Finding the right IoT opportunities

Developing a physical product takes a long time and a big investment. I worked with a company that wanted to build internet-connected power tools (and the software to support them) as they sought to remain competitive in an industry quickly embracing the internet of things (IoT).

How I helped

My main concern was that we find opportunities that worked for our users: Construction crews on commercial job sites. The team I was working with understood the value of research, and wanted their strategy to be driven by the day-to-day needs of their customers. However, they were new to user-centered research methods, and thought of the problem in terms of figuring out the right features. As the research lead for the project, I had three main goals:

  1. Design a research effort that would help us understand our users' needs

  2. Coach the team on research techniques that would result in reliable data

  3. Shift the focus from product design to service design by finding opportunities in the journey of a commercial construction crew

I started with a heuristic analysis of connected tools in the market, which showed us that the space was very new and undeveloped. Functionality was limited, and the value to commercial construction workers was questionable.

To find out how we could create a product that worked for construction workers, I led a contextual inquiry effort across 10 job sites in the U.S. and Canada.

I created a double-sided, one-sheet interview guide that the team could carry around on clipboards. These helped us get consistent data during each visit.

Lightweight, single-page interview guides kept the team on track during site visits.

Lightweight, single-page interview guides kept the team on track during site visits.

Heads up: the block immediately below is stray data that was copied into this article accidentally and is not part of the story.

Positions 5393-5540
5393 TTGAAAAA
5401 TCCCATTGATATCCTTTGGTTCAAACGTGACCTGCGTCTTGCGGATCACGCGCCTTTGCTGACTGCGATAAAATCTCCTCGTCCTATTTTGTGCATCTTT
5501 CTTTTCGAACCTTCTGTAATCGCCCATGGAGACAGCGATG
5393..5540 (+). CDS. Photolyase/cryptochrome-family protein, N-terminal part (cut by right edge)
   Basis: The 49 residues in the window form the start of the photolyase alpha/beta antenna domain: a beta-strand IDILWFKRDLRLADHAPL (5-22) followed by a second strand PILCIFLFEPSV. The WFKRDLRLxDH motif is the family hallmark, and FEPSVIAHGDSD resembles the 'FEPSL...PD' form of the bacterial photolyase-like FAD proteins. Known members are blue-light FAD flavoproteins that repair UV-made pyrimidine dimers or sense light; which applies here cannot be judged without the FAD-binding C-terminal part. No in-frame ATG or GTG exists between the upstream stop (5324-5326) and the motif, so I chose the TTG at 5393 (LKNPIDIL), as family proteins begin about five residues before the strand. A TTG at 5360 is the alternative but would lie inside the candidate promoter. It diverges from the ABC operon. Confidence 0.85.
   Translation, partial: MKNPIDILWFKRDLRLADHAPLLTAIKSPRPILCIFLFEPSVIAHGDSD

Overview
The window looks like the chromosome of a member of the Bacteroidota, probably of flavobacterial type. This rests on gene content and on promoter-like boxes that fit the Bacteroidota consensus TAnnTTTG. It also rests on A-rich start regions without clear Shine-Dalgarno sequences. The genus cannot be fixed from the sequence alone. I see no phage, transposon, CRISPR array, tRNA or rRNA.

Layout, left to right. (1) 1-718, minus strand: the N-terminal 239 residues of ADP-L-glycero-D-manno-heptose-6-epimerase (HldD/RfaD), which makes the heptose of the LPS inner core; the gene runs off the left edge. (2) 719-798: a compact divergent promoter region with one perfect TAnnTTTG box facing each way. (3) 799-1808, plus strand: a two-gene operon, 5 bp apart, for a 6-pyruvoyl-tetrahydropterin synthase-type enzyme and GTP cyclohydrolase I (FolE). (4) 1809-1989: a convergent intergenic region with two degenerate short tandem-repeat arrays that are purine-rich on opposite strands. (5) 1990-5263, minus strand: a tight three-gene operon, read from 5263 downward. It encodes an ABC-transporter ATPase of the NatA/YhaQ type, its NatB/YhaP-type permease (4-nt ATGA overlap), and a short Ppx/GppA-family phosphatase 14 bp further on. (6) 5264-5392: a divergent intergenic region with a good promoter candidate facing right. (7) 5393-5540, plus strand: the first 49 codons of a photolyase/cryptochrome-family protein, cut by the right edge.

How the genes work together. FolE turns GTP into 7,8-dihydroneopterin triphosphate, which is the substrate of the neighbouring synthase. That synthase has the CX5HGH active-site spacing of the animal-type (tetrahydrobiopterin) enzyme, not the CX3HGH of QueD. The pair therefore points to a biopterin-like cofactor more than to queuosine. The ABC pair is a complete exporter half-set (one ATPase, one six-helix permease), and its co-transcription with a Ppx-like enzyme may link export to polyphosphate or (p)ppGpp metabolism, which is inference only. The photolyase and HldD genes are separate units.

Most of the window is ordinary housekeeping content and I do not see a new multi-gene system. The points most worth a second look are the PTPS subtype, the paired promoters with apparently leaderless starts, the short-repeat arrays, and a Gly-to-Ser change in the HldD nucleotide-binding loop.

These guides also helped the team understand how to ask good questions. For example, one team member had a habit of asking participants to respond to an idea.

They would ask: “If we made an inventory tracking system, would that be of interest to you?”

Instead, I encouraged them to ask: “How do you manage your inventory?”

The readout website used an open-source WordPress template from the NASDAQ design team and encouraged continuous discovery.

The readout website used an open-source WordPress template from the NASDAQ design team and encouraged continuous discovery.

Rather than delivering the findings in a deck, I loaded all the research data into a WordPress website. It included:

  • Journey maps for different user types

  • Participant summaries

  • Interview recordings and transcripts

  • Insights about each location

The team was excited to continue adding research to this website over time and felt that the readout was one of the best things to come out of the project.

The results

I built a research mindset within the team, coached them on interview techniques, and gave them a readout that encouraged continuous research. This helped us come up with a strategy based on the realities of a job site, not trendy IoT technology.